Speaker and Freedom Writer Manny Scott, right, signs a book for SOCSD federal programs administrative assistant Sandra Young after speaking at he district’s fall convocation Thursday morning.

In preparation for the upcoming school year, teachers in the Starkville-Oktibbeha Consolidated School District gathered for convocation Thursday morning.

The educators heard a presentation from speaker Manny Scott, one of the Freedom Writers, a group of students at Woodrow Wilson Classical High School in Long Beach, California, who were inspired to learn and rise above their circumstances by their English teacher, Erin Gruwell. Gruwell required the students to keep journals of their lives and tribulations. The journals inspired the students to improve their situations, and many of them went on to graduate college and move to successful careers. The story inspired the 2007 film “Freedom Writers.”

In his speech, Scott remembered his own childhood in abject poverty, and missing between 60 and 90 days of school a year until a stranger on a park bench urged him to return to school and take his education seriously.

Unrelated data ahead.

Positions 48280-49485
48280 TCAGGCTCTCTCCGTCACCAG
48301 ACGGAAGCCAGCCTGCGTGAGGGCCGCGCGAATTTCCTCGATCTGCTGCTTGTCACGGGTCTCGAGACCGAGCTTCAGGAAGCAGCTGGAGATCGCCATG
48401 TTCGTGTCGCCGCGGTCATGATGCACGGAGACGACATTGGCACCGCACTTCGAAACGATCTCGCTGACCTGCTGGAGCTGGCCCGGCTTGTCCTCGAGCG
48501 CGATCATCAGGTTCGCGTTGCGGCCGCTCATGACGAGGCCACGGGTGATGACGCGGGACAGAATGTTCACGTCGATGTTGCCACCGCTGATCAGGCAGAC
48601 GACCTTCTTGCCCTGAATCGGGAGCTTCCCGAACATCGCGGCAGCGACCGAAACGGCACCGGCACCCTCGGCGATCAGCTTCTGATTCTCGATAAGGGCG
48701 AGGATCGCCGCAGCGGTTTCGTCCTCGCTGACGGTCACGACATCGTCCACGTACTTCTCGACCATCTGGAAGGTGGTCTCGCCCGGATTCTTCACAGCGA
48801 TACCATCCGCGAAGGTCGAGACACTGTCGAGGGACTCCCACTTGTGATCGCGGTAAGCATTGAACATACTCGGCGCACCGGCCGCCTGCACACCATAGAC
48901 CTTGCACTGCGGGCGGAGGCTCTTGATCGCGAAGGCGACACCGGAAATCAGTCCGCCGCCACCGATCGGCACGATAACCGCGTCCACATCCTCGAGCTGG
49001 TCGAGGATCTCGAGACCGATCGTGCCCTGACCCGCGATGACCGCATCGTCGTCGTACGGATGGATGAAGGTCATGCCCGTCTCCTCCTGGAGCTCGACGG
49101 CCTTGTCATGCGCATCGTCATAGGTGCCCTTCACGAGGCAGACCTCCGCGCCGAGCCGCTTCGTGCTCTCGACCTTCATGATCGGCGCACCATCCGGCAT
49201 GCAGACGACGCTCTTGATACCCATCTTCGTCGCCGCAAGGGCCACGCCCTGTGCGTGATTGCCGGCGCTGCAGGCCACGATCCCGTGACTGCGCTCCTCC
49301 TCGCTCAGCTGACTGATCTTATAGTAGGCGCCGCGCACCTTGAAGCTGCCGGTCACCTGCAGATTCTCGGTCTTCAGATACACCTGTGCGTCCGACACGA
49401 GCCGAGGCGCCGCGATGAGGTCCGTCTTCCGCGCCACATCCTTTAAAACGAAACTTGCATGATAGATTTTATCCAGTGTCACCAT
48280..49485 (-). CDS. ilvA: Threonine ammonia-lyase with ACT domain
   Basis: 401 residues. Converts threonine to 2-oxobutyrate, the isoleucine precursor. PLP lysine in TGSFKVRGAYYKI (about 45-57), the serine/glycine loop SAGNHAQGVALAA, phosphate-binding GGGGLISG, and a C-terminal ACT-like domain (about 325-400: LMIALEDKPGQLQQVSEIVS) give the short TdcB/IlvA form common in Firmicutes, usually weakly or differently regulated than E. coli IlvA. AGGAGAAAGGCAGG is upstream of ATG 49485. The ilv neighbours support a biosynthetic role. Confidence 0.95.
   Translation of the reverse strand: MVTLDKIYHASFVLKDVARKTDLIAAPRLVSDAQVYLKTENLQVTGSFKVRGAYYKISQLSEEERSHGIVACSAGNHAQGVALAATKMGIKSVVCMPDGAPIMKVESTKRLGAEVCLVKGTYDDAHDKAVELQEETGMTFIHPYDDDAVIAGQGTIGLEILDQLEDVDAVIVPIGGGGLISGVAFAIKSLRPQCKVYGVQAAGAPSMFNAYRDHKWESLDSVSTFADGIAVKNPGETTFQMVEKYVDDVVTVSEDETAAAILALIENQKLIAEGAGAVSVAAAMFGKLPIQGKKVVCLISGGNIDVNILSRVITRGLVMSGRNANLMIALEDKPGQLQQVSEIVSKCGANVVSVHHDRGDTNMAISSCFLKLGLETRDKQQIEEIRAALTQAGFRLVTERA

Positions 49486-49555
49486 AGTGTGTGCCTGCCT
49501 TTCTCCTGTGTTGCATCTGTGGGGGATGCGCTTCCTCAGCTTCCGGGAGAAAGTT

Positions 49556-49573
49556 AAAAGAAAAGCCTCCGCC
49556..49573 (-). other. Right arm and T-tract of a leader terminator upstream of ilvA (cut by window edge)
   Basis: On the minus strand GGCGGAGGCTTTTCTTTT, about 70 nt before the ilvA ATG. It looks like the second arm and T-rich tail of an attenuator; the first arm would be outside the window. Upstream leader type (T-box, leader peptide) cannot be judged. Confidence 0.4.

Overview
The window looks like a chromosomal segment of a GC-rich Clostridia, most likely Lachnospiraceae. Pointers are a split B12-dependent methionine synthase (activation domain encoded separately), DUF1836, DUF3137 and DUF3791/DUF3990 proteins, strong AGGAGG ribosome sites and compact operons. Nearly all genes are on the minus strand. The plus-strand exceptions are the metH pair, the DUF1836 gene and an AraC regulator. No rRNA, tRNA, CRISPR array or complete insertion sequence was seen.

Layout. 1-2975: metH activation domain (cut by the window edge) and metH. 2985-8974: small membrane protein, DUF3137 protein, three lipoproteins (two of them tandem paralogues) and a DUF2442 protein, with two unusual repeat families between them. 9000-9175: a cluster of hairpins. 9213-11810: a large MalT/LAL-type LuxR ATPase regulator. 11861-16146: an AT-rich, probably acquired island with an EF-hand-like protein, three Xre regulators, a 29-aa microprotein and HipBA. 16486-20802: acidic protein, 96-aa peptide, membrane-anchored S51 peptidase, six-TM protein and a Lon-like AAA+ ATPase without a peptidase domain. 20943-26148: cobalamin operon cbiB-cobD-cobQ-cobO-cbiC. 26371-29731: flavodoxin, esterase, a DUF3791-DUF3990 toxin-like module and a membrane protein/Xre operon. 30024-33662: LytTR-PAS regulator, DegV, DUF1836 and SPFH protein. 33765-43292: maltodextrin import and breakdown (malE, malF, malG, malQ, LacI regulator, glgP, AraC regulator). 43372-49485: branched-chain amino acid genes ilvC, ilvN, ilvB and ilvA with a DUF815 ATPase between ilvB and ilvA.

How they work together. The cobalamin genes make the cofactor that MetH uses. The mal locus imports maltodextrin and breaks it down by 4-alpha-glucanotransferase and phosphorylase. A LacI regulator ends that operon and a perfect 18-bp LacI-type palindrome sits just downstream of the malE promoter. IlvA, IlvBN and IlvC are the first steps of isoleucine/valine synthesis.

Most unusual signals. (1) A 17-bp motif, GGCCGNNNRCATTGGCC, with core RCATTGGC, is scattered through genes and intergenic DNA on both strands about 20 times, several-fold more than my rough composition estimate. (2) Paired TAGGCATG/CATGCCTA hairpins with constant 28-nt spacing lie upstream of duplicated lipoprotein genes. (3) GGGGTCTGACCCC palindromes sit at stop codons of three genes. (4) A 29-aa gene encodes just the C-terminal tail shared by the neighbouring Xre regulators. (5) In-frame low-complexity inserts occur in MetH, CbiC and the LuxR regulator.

“Before I was 16, I lived 26 different places, not counting the beaches,” Scott said. “I slept on the beaches."

When he returned to school, he had a GPA below 1.0, and begged the principal to allow him to come back. After some pleading, she begrudgingly let him, but warned him of the amount of work he would have to do to catch up. Through his own effort and the support of Gruwell and other teachers, Scott was able to raise his GPA to a 3.9 by senior year and be accepted into the University of California Berkley. He earned two bachelor’s degrees, and went on to earn a master’s. He is currently completing a doctorate. In his address to the teachers, he focused on the importance of understanding that their students’ cultures might be different than their own, and making sure to take it into account. He cited Gruwell teaching iambic pentameter using Tupac lyrics as an example.

“Spend as much time learning about who you teach as what you teach,” Scott said.

Superintendent Eddie Peasant echoed Scott’s sentiment.

“One of the main focuses that we have going into this year is about building relationships and getting to know our students, and this message today was centered around that, where they are and giving them a better chance of meeting the expectations that are placed in front of them,” Peasant said.


For more on this story, read Friday's Starkville Daily News. 

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